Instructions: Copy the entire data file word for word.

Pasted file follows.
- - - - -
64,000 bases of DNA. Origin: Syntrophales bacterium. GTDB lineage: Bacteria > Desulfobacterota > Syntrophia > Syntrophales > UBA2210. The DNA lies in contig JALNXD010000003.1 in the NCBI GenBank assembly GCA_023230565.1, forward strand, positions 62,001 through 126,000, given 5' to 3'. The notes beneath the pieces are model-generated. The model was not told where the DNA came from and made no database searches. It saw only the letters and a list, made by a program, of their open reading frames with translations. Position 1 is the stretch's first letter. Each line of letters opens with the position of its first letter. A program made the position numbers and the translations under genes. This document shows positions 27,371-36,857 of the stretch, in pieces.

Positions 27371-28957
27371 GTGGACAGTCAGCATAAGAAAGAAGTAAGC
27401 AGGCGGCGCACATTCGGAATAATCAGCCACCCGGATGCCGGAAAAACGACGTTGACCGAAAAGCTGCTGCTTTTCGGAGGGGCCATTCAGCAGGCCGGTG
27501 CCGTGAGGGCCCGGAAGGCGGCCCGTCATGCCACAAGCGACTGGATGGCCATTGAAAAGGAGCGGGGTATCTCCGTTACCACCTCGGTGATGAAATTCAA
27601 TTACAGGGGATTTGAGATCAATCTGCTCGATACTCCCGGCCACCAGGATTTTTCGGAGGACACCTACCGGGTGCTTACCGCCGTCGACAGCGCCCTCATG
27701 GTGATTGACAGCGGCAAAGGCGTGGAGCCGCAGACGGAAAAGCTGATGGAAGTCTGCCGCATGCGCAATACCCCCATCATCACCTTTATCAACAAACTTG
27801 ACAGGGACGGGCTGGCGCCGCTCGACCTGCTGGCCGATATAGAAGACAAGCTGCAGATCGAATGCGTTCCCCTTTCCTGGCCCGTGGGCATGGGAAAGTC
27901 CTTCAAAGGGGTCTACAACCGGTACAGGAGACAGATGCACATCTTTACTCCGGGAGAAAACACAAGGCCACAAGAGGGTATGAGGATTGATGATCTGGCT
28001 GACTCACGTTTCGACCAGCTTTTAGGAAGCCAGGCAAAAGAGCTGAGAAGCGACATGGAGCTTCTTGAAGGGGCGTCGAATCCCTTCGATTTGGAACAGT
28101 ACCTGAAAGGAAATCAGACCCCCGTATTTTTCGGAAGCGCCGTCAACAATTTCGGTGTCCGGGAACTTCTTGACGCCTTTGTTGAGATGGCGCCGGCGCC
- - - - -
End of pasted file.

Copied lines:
64,000 bases of DNA. Origin: Syntrophales bacterium. GTDB lineage: Bacteria > Desulfobacterota > Syntrophia > Syntrophales > UBA2210. The DNA lies in contig JALNXD010000003.1 in the NCBI GenBank assembly GCA_023230565.1, forward strand, positions 62,001 through 126,000, given 5' to 3'. The notes beneath the pieces are model-generated. The model was not told where the DNA came from and made no database searches. It saw only the letters and a list, made by a program, of their open reading frames with translations. Position 1 is the stretch's first letter. Each line of letters opens with the position of its first letter. A program made the position numbers and the translations under genes. This document shows positions 27,371-36,857 of the stretch, in pieces.

Positions 27371-28957
27371 GTGGACAGTCAGCATAAGAAAGAAGTAAGC
27401 AGGCGGCGCACATTCGGAATAATCAGCCACCCGGATGCCGGAAAAACGACGTTGACCGAAAAGCTGCTGCTTTTCGGAGGGGCCATTCAGCAGGCCGGTG
27501 CCGTGAGGGCCCGGAAGGCGGCCCGTCATGCCACAAGCGACTGGATGGCCATTGAAAAGGAGCGGGGTATCTCCGTTACCACCTCGGTGATGAAATTCAA
27601 TTACAGGGGATTTGAGATCAATCTGCTCGATACTCCCGGCCACCAGGATTTTTCGGAGGACACCTACCGGGTGCTTACCGCCGTCGACAGCGCCCTCATG
27701 GTGATTGACAGCGGCAAAGGCGTGGAGCCGCAGACGGAAAAGCTGATGGAAGTCTGCCGCATGCGCAATACCCCCATCATCACCTTTATCAACAAACTTG
27801 ACAGGGACGGGCTGGCGCCGCTCGACCTGCTGGCCGATATAGAAGACAAGCTGCAGATCGAATGCGTTCCCCTTTCCTGGCCCGTGGGCATGGGAAAGTC
27901 CTTCAAAGGGGTCTACAACCGGTACAGGAGACAGATGCACATCTTTACTCCGGGAGAAAACACAAGGCCACAAGAGGGTATGAGGATTGATGATCTGGCT
28001 GACTCACGTTTCGACCAGCTTTTAGGAAGCCAGGCAAAAGAGCTGAGAAGCGACATGGAGCTTCTTGAAGGGGCGTCGAATCCCTTCGATTTGGAACAGT
28101 ACCTGAAAGGAAATCAGACCCCCGTATTTTTCGGAAGCGCCGTCAACAATTTCGGTGTCCGGGAACTTCTTGACGCCTTTGTTGAGATGGCGCCGGCGCC